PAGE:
By Mike Bracken on December 17, 2008 - 4:00pm.
Why so serious?
HIGH Getting to be The Joker is probably a dream most comic fans have—Lego Batman allows you to cross it off your list of life goals.
LOW Being stuck in an area for half an hour, unsure of how to progress because the game's awful platforming mechanics had me convinced that the jump I knew I needed to make (and failed at multiple times) wasn't the correct one—and it turns out it was.
WTF Killer Moth? The Mad Hatter? They really scraped the bottom of the barrel for some of these villains.
By Dale Weir on December 10, 2008 - 4:10pm.
A guy in a go-kart, on a highway, swerving through traffic, tossing banana peels in front of cars in adjacent lanes... You'd have be nuts to attempt this... or you could be none other than everyone's favorite French practical joker, Rémi Gaillard—I don't know who he is either, but he does a mean Mario impersonation.
By Dale Weir on December 4, 2008 - 1:17pm.
This is ironic and funny to us, but no doubt embarrassing for Nintendo. Here is a company that limits its games by way of complicated friend codes, weak online features and even its hardware like Wii Speak so as to keep the horrible realities of the online world away from its (apparently) fragile and corruptible userbase. But within one of the special press-only Animal Crossing: Wild World (NDS) cards, you find a racial slur... created by one of the people (its unclear who) hired to play the DS game.
A pre-played version of 2005's Animal Crossing: Wild World for DS, sent out to media outlets to encourage connectivity with the recent Animal Crossing release for Wii, contains at least one shocking addition, reports MTV Multiplayer. Importing the saved data from the DS cartridge sent by Nintendo into Animal Crossing: City Folk introduces a host of changes into the game, including one, suddenly no longer E-rated character, Baabara, who now greets players with: "How are you, Ñ---á?"
By Tera Kirk on November 23, 2008 - 9:39pm.
An article in the November 2008 issue of IEEE Spectrum Online describes how Guitar Hero is being used to help "train" artificial arms for amputees. It's part of the Revolutionizing Prosthetics (RP) 2009 project, sponsored by the U.S. Defense Advanced Research Projects Agency (DARPA). One of the RP 2009 project's goals is that:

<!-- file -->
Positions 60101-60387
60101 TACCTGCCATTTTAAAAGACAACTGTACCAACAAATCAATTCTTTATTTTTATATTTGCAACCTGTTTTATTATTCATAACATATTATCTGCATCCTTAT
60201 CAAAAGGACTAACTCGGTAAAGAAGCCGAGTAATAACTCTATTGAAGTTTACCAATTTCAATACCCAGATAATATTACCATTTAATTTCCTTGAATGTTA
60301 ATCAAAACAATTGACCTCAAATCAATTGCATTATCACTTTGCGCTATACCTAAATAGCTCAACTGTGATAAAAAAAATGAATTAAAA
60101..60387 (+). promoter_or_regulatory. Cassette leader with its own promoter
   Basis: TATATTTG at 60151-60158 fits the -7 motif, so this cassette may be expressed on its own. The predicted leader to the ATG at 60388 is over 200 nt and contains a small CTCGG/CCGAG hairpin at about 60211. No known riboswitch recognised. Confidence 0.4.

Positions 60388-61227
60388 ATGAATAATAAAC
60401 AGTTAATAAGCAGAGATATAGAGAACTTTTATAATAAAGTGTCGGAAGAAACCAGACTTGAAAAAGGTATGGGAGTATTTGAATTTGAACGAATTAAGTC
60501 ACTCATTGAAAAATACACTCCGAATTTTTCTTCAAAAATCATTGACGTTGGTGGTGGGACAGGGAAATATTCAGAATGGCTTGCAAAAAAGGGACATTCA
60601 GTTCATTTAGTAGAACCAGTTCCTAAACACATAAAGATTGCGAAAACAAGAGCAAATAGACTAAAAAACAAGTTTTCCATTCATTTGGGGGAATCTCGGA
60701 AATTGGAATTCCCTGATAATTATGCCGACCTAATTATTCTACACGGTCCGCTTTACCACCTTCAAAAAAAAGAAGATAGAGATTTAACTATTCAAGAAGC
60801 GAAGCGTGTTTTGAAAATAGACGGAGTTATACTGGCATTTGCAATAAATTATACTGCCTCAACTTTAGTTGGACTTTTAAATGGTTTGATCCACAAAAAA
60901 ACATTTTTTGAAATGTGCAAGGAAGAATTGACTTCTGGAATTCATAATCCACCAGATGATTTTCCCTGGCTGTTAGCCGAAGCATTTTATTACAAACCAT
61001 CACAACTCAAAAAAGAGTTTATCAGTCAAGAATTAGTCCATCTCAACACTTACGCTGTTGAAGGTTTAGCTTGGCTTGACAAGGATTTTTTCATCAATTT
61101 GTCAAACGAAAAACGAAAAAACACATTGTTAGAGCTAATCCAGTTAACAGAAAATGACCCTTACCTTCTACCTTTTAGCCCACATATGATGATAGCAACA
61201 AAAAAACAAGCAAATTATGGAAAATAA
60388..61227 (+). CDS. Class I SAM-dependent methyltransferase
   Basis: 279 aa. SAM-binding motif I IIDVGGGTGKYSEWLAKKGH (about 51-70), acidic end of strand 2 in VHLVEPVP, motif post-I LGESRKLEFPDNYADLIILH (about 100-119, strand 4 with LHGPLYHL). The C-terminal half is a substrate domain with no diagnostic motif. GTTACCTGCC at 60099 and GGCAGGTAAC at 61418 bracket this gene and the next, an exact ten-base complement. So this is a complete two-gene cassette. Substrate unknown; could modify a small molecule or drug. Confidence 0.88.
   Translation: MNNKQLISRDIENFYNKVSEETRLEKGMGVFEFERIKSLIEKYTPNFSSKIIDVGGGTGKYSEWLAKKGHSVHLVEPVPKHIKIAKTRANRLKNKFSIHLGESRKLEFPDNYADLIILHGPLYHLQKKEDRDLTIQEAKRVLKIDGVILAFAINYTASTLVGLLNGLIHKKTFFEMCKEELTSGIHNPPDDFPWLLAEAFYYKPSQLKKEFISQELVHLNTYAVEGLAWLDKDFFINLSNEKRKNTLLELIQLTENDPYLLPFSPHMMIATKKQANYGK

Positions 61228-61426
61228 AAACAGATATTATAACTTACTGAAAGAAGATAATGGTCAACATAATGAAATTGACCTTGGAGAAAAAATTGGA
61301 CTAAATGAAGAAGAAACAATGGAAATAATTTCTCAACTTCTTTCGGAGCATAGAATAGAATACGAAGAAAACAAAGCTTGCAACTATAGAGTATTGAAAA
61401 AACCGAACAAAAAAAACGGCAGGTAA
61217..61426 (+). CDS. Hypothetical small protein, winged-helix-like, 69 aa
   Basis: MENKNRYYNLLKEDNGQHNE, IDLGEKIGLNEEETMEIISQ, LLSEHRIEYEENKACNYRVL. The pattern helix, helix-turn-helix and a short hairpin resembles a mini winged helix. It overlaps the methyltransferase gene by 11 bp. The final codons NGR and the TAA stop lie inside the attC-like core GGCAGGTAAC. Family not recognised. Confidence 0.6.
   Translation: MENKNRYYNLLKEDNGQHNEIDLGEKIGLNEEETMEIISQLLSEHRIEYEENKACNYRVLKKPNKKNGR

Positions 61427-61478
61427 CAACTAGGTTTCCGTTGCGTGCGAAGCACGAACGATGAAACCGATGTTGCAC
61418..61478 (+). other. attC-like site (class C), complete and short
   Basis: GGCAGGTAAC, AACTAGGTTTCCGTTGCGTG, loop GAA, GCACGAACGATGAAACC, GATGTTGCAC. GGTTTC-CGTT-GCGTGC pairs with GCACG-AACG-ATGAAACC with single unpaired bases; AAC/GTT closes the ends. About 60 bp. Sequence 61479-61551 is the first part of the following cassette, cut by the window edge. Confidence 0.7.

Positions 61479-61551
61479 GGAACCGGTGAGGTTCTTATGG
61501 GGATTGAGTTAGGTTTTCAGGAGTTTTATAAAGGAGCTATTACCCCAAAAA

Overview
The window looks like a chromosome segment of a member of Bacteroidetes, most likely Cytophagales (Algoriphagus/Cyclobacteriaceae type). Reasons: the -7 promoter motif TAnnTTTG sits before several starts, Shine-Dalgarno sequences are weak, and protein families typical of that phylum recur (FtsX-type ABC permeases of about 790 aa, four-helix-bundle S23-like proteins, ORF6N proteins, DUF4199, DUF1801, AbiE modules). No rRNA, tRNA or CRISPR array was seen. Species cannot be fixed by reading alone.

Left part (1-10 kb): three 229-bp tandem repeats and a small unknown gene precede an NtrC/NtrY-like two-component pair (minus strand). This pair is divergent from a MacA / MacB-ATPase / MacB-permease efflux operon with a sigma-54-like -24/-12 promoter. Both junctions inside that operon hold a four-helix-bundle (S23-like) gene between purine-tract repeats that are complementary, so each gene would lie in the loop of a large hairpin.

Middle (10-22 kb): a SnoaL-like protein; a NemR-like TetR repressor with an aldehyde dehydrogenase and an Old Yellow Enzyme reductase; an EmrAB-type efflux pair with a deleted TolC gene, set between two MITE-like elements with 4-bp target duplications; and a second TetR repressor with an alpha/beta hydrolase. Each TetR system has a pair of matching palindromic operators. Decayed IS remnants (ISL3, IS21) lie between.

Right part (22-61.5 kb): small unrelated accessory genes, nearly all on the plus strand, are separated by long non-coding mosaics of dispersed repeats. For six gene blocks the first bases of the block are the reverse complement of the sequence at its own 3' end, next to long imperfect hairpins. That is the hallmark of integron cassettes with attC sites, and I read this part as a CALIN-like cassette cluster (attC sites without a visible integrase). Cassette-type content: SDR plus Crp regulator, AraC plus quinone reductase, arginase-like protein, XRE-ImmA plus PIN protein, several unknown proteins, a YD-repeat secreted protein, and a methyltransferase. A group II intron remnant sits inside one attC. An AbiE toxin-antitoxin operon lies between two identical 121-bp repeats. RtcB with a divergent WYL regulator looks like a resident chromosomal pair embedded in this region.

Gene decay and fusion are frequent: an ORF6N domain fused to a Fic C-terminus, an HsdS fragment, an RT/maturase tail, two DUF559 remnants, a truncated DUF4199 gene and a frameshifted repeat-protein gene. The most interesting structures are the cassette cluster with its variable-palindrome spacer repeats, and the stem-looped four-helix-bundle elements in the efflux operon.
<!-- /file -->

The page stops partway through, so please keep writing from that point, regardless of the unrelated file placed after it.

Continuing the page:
[i]n four years, DSO [the Defense Services Office] will deliver a prosthetic for clinical trials that has function almost identical to a natural limb in terms of motor control and dexterity, sensory feedback (including proprioception), weight, and environmental resilience. The four-year device will be directly controlled by neural signals.
By Tera Kirk on November 20, 2008 - 8:47pm.
(Via Disability Studies, Temple U):
Penny L. Richards, scholar with UCLA's Center for the Study of Women and historian of disability and special education (among other things) asks about the game Raving Rabbids: TV Party (emphasis and bold in the original):
Crazy, wacky, raving, and rabid too... which all apparently mean screaming with wide open mouths and unfocused eyes, causing havoc, chaos, destruction? "Get ready for you and all your friends to go insane." Lovely.
By Jason Karney on November 20, 2008 - 2:15pm.
Animal Crossing: City Folk is the new Wii version of the hit game Animal Crossing. I thoroughly enjoyed my time with the US-original Gamecube (GCN) version of Animal Crossing, and in fact, I just checked in on my town a couple of months ago. (Sadly, one of my original residents decided to move out, after several years of residence. I was surprised to say the least!)
The new City Folk appears to be a refinement of the series. It looks like a smoother version of Animal Crossing (GCN) modified with some features from Wild World (the DS iteration). Notably, terrain is on a curved surface instead of being flat, Copper runs the gate to the outside world tucked into a northern cave, the sky has constellations and I believe accessories are available.
By Brad Gallaway on November 4, 2008 - 8:50am.
So after being completely impressed with WiiWare's World of Goo, I hit up the developers for a brief word. Quite friendly and accommodating, this is what 2D Boy's Kyle Gabler and Ron Carmel had to say...
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